When German-Jewish refugees arrived in New Zealand in the 1930s fleeing Hitler’s Europe, they brought everything they could from their former homes: furniture, luggage, personal documents, musical instruments, artwork, books, silverware, linen, a typewriter. Some of these humble and remarkable domestic objects survive today, a few in public heritage collections; most in the private family homes of descendants.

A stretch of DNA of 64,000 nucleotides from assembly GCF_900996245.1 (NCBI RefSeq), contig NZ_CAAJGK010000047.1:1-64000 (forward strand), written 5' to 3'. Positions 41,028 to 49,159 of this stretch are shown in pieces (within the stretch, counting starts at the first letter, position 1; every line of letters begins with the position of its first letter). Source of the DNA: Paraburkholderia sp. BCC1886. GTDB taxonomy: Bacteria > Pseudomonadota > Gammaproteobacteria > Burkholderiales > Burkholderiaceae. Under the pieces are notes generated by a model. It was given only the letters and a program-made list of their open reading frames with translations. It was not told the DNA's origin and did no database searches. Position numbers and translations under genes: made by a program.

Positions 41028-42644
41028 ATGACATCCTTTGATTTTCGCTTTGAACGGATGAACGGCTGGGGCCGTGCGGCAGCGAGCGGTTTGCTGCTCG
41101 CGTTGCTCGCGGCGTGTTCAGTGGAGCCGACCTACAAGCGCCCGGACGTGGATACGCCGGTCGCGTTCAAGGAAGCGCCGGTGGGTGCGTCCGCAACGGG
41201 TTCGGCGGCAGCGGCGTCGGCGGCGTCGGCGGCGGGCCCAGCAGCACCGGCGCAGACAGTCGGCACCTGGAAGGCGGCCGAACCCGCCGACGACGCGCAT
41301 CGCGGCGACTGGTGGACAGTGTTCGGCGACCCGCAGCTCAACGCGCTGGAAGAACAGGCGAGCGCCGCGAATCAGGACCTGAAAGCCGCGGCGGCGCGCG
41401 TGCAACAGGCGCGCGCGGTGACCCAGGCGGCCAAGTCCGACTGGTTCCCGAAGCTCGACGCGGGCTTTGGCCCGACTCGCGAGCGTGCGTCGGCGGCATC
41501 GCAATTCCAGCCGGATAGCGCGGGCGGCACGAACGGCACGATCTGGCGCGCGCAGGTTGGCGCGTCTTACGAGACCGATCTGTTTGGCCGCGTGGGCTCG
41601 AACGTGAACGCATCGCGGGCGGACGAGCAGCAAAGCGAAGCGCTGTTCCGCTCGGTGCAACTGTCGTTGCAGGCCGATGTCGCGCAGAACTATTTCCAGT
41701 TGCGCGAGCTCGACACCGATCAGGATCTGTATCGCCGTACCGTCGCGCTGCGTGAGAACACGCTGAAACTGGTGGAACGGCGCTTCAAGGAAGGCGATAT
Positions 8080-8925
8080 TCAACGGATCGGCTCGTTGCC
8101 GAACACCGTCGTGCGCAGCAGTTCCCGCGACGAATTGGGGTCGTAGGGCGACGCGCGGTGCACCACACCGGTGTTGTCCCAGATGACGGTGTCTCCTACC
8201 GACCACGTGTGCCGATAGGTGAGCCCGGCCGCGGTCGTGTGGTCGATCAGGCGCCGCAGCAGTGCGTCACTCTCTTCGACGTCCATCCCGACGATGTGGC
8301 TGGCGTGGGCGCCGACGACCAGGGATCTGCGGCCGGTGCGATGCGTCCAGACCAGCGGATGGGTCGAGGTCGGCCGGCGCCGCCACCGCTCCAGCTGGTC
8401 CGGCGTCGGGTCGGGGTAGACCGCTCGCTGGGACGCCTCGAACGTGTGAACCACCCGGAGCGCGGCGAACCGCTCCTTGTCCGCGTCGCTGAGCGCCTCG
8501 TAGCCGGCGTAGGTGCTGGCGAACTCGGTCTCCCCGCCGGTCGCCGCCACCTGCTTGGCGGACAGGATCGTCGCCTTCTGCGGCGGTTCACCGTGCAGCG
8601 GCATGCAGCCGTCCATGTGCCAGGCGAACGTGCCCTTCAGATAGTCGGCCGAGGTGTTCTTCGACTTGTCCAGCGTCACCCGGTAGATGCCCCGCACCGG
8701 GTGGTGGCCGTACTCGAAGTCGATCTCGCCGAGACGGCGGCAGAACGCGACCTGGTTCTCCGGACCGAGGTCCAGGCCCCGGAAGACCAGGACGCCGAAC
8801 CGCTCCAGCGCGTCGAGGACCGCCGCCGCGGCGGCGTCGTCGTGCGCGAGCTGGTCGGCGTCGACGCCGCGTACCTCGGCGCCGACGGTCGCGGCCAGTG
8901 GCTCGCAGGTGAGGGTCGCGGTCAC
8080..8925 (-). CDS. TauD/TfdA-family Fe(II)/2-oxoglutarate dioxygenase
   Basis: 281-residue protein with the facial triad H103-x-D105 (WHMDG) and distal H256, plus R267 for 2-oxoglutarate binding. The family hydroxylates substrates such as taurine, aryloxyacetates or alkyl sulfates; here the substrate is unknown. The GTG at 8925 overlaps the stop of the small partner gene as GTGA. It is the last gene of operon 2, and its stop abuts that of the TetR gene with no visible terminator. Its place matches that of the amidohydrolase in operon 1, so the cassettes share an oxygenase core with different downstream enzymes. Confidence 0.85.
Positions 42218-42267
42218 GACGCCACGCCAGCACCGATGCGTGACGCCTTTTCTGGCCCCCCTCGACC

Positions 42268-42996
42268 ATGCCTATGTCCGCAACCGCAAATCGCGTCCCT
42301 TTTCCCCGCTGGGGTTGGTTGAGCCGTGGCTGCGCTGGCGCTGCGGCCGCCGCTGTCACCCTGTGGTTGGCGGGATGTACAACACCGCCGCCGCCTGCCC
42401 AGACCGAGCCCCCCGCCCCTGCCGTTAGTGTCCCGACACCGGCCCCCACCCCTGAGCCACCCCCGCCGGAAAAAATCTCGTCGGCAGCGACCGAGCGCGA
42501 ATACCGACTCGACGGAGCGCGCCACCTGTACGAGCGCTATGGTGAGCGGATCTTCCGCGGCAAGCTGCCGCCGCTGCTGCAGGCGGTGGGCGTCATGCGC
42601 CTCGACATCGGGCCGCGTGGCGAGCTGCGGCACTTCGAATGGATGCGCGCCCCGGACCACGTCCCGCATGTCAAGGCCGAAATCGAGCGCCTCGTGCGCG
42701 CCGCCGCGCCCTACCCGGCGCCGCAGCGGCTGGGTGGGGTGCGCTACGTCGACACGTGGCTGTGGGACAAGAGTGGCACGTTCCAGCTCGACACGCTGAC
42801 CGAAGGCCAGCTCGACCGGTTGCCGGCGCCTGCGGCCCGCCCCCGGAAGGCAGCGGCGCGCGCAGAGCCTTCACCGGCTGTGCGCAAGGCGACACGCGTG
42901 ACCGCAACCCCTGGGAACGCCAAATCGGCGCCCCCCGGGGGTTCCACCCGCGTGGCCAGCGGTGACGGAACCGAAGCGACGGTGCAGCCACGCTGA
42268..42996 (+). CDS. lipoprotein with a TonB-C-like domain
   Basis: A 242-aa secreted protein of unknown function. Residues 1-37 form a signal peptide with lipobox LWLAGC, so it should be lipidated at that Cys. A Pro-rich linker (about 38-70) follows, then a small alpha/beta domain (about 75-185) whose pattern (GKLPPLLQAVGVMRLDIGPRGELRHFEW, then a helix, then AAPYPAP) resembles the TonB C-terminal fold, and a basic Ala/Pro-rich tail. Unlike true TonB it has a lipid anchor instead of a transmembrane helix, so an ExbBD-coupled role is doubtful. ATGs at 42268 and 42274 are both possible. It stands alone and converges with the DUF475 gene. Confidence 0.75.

But while the Jewish refugee migration story is well known, less so is the story of those objects. In this talk, Louisa Hormann shares findings from a research project exploring the relationships between Holocaust survivor refugee families, their descendants, and the material objects they have inherited.
Recorded live at the National Library of New Zealand, 7 October 2020.
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